You might enjoy the following:  We hired the local gravedigger to come over and dig at the place we had marked.  Shortly after, he did come with his pickup and a trailer at the rear with his backhoe on it.  He carefully dug and after he got down about 5 feet, there was the well.  Wonderful! Great progress: now we had to find a well installer to diagnose the problem and repair it. We located such a person who informed us the trouble was that the torque arrestor was improperly installed resulting in the electric line to the pump being torn loose.  He was able to fix it in a few days.  More good news for sure.

Meanwhile, we had no household water at all.  Our neighbor was kind enough to let us fill up a 5 gallon can from his outside spigot. I really appreciated this, as it was another step closer to ending this mess.  How does one turn the water on when the weather is freezing? The answer is by using a frost faucet. I had lived in the Northeast all my life and never had to turn the water outside. So, I had a frost faucet but didn’t know it.  There is a frost faucet in our neighbor’s house connecting the exterior spigot to the water line. It looks like the image below.

Frost free faucet

Frost free faucet

I  tried to resist temptation showing a schematic of this. I failed. You may even find this information useful some time.  The faucet’s purpose is to prevent the water staying in the faucet and freezing. We had one, everyone who owned a well had one, and they worked. I don’t think stores had coin operated water stations as they do now.  Even if they did, it would have been a pain to carry a back seat filled with empty gallon jugs, fill them,  and home again.

This water arrangement worked OK for cooking, washing dishes, and  occasional hand and face washing.  Showers were impossible and the bathroom rule was “if its yellow, let it mellow, if its brown, flush it down.” Cleanliness is next to Godliness, as the old saying goes.  Our family was un-Godly “rank” at that time. However, we were all cheered because we were on the right track to fixing the problem.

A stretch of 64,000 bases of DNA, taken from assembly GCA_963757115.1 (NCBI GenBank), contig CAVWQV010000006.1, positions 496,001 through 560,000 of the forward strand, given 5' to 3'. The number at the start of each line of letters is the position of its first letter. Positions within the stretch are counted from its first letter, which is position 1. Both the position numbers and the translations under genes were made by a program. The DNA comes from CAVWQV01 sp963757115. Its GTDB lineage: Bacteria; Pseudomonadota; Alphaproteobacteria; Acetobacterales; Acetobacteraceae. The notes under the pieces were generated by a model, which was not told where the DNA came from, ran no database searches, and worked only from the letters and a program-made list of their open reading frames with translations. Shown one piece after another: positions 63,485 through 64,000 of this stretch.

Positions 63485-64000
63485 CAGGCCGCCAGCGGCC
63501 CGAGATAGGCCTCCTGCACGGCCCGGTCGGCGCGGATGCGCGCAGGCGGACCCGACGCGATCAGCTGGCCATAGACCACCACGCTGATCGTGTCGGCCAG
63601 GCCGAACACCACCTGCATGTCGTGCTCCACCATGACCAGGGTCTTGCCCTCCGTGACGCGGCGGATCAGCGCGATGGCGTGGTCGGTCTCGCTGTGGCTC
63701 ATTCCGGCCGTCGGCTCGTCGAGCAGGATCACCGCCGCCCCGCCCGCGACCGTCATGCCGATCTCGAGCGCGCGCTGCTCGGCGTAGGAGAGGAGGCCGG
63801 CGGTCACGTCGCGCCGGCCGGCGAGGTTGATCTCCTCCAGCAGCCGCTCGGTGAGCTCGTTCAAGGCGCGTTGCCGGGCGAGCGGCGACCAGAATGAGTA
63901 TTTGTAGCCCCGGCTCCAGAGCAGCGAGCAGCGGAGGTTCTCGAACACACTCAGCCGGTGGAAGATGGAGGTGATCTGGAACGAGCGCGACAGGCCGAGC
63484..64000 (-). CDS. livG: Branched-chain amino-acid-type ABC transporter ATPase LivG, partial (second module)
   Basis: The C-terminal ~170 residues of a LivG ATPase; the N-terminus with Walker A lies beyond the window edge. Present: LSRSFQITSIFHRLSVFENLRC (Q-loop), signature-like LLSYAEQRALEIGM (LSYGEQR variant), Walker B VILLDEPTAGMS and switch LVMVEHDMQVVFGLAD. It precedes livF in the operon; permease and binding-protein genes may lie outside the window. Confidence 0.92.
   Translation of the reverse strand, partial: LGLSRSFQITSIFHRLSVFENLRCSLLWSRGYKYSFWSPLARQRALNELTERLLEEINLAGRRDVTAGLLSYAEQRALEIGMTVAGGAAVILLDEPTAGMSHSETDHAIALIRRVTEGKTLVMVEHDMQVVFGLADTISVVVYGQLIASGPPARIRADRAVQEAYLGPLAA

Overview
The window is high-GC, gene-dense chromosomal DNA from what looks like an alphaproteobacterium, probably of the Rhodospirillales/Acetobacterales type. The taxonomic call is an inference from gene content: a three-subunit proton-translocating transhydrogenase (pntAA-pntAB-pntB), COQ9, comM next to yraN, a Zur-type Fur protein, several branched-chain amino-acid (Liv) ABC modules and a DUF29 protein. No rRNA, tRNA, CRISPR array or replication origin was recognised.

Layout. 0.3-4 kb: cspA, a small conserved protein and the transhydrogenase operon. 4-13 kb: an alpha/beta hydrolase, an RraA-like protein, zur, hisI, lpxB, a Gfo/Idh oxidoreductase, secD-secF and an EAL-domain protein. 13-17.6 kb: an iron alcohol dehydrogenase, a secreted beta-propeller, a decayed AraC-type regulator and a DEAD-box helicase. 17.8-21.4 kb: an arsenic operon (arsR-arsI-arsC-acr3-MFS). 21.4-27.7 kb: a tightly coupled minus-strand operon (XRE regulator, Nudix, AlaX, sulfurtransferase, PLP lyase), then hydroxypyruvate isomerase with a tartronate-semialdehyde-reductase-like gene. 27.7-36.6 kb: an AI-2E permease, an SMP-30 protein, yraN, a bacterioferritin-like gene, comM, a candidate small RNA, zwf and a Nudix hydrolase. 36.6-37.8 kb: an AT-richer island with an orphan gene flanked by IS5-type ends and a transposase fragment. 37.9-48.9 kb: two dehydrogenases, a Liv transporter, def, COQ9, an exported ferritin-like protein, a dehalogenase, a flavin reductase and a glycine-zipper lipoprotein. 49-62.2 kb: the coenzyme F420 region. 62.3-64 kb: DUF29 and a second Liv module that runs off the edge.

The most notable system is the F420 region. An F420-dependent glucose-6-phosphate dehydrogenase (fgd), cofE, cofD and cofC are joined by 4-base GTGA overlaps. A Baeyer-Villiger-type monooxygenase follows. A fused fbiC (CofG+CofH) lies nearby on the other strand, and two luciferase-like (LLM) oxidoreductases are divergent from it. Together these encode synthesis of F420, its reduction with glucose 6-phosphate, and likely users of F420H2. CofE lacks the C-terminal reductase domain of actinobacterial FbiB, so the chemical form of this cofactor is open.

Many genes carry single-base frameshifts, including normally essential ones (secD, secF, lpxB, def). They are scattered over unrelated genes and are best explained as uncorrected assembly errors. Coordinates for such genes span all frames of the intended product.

A family friend in the village of Coopersburg  kindly invited our family to come over for a  Shower and Supper. We accepted this invitation gladly, and let the girls shower first while we chatted with our hosts. Then Marge and I enjoyed a steamy, satisfying, shower together. The couple that showers together really gets to know each other. This showering conserved hot water, gas to heat it, and time.  We enjoyed a pleasant, pleasurable, pleasing evening with good hosts, good food, and finally, good clean bodies.

All in all it was a week, maybe ten days from the time we lost our  water to when the repair was complete. The gravedigger came back, filled and tamped the hole he recently dug, and finished the job. What a relief for me and our family!  We had no more trouble with the well as long as we owned the house.


About R. F.

I am a retired Professional Engineer who spent my working life in the electric utility industry. I am now a volunteer instructor at the University Nevada Las Vegas (UNLV).
This entry was posted in Coopersburg PA, Pennsylvania and tagged , , , , , , , . Bookmark the permalink.

2 Responses to Where the Hell is our Well?

  1. Allan T. says:

    Hi, well, I do know a little bit about wells & septic tanks; as my grandfather bought a cottage in upstate NY…..Monroe. We had a well that provided us drinking water, and a septic tank to take away “stuff”. Also we had cousins living in Pine Rock Park, Conn. Yes, it was as country as it sounds.